On Not Having a Plan (Or How Not to Quit Before You’ve Started)

Blogging is kind of like writing a novel.

Wait, I said kind of.

When you’re trying to nail down an idea for a story, one that will resonate with readers and have enough heft to be worthy of all those pages, your brain tells you to quit immediately. It tells you your ideas are, at best, lame, and, at worst, absolute garbage.

It’s not so different when you’re trying to think of things to blog about. I mean, really. What do people care if you can’t stop missing your grandmother–the one who wrestled with pancreatic cancer and taught you how to die? Or about the grit it takes to keep working on a project, day after day, when you have no guarantee it will end up being interesting or good. Or that when your Taiwanese neighbor collapsed suddenly two weeks ago, it changed your life.

adult agriculture alone attractive
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So, okay–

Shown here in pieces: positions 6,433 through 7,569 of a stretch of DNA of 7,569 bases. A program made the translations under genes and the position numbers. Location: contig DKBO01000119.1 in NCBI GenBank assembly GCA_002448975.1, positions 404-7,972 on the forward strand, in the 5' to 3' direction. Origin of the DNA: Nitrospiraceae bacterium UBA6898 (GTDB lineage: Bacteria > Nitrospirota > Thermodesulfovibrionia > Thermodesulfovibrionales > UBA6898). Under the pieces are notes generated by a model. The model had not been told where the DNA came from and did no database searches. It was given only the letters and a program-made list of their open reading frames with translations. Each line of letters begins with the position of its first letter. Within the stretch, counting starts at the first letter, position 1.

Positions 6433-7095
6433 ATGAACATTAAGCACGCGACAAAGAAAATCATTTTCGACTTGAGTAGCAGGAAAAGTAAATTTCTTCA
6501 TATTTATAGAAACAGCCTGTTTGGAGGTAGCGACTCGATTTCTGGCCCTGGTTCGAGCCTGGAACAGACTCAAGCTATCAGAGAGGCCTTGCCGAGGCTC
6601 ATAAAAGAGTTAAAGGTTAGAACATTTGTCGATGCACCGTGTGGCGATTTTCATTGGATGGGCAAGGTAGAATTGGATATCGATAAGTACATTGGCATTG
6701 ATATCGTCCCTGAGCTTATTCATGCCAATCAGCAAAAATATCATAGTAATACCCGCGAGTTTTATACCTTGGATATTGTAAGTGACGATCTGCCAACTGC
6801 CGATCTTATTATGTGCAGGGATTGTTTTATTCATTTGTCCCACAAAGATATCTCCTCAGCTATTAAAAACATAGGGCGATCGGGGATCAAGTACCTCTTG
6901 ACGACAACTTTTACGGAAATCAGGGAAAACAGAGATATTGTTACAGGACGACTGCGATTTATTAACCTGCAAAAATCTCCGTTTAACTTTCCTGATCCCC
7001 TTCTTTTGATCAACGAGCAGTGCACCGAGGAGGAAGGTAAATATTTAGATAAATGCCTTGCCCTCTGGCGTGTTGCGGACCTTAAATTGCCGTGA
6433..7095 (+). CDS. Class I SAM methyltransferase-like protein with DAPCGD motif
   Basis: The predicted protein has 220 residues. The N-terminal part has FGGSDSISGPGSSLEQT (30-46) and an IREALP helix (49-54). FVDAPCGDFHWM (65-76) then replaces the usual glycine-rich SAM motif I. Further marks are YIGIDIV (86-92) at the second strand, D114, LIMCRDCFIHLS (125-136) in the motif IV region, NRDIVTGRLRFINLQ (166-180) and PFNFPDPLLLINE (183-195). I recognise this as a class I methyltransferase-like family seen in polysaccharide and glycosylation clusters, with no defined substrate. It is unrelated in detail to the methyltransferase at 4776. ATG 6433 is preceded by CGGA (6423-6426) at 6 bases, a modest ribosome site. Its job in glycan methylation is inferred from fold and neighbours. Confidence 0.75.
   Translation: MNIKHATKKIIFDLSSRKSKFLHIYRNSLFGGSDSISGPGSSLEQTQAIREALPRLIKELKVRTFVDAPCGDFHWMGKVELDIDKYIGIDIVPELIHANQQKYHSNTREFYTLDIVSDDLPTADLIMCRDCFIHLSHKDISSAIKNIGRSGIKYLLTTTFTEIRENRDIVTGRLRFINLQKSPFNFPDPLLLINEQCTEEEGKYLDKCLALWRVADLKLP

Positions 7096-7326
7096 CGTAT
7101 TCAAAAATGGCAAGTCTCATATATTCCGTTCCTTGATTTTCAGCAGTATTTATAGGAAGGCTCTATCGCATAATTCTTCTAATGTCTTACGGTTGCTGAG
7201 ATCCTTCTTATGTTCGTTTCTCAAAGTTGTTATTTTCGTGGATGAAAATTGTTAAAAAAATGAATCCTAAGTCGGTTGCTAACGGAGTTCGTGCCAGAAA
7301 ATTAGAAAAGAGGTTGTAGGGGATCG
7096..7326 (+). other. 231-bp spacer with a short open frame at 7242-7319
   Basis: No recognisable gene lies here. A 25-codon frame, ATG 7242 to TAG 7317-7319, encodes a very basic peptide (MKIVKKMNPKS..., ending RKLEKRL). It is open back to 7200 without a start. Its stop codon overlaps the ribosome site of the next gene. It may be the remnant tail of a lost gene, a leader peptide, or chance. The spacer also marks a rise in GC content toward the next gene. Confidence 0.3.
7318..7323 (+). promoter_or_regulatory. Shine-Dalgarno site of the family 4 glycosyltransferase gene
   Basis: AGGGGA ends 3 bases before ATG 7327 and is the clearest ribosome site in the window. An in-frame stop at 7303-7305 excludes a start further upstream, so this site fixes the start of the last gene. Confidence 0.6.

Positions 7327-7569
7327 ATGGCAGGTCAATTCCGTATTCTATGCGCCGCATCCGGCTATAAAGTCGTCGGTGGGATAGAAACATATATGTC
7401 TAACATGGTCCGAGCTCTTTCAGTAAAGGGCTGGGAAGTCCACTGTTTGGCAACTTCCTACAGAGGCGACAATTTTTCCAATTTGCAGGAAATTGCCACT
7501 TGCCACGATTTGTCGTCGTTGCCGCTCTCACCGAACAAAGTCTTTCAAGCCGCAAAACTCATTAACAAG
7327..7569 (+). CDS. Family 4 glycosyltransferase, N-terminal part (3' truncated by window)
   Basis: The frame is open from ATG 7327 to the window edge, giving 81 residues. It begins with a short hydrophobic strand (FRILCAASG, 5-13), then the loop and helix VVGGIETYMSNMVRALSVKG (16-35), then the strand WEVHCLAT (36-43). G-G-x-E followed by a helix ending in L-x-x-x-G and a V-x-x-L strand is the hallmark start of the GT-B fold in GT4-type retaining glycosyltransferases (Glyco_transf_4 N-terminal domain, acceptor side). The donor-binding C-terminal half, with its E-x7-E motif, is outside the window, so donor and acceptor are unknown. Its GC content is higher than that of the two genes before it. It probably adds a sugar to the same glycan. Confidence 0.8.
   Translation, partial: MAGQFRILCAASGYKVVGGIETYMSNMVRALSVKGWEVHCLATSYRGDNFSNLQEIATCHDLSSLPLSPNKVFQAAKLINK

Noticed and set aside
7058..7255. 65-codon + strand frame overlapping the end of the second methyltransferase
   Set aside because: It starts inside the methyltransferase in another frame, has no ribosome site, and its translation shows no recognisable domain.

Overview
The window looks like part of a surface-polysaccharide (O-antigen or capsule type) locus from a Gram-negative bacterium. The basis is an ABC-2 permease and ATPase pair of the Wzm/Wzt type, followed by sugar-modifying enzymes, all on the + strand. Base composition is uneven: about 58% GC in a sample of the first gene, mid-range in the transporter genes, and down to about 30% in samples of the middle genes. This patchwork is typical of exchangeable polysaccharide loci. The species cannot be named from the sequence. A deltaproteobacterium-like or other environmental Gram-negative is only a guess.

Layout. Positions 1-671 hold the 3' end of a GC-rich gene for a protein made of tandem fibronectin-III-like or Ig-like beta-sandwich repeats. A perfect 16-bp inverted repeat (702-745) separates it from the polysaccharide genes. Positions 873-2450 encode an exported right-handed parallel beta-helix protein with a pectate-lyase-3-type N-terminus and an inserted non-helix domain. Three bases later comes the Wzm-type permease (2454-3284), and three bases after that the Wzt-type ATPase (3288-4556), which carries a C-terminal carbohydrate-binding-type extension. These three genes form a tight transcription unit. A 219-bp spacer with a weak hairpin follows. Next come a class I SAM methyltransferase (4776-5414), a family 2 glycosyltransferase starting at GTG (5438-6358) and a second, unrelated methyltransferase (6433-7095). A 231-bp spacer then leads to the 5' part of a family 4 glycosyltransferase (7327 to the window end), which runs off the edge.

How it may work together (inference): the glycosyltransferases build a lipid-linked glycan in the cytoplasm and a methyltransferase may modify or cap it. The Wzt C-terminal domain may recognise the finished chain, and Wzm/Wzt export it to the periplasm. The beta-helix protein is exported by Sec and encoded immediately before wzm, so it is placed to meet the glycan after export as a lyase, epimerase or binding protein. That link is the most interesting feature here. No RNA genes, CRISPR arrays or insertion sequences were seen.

If I were to write a post about the top ten ways to manage your mornings, I might get some views. But I’m not interested in telling adults how to get things done because 1). they’re adults, and 2). everyone is doing what they can to get along.

Some experts say if you can’t think of ideas for your blog, you shouldn’t have one. That makes total sense. Except I write novels, and I know that if I were to quit because I don’t always know what I’m doing or because ideas slip out of my grasp like greased eels, well, I’d never write.

I’d never write.

Maybe you want to write, but the you feel like you can’t nail down a plan. I say, sit down and blog about the process of not knowing until things come into focus. Even if you’re the only one who reads your work (plus that one follower in Finland), you’re moving in the right direction.

Everything is Story

The Wangs aren’t the kind of people you wave to as you pass their house on the way to yours. Not because you don’t want to wave, but because they turn their backs when you try to make eye contact. They put orange cones at the edge of their driveway, and after they mow their lawn, they use salad tongs to pick up clumps of grass.

close up photography of mshroom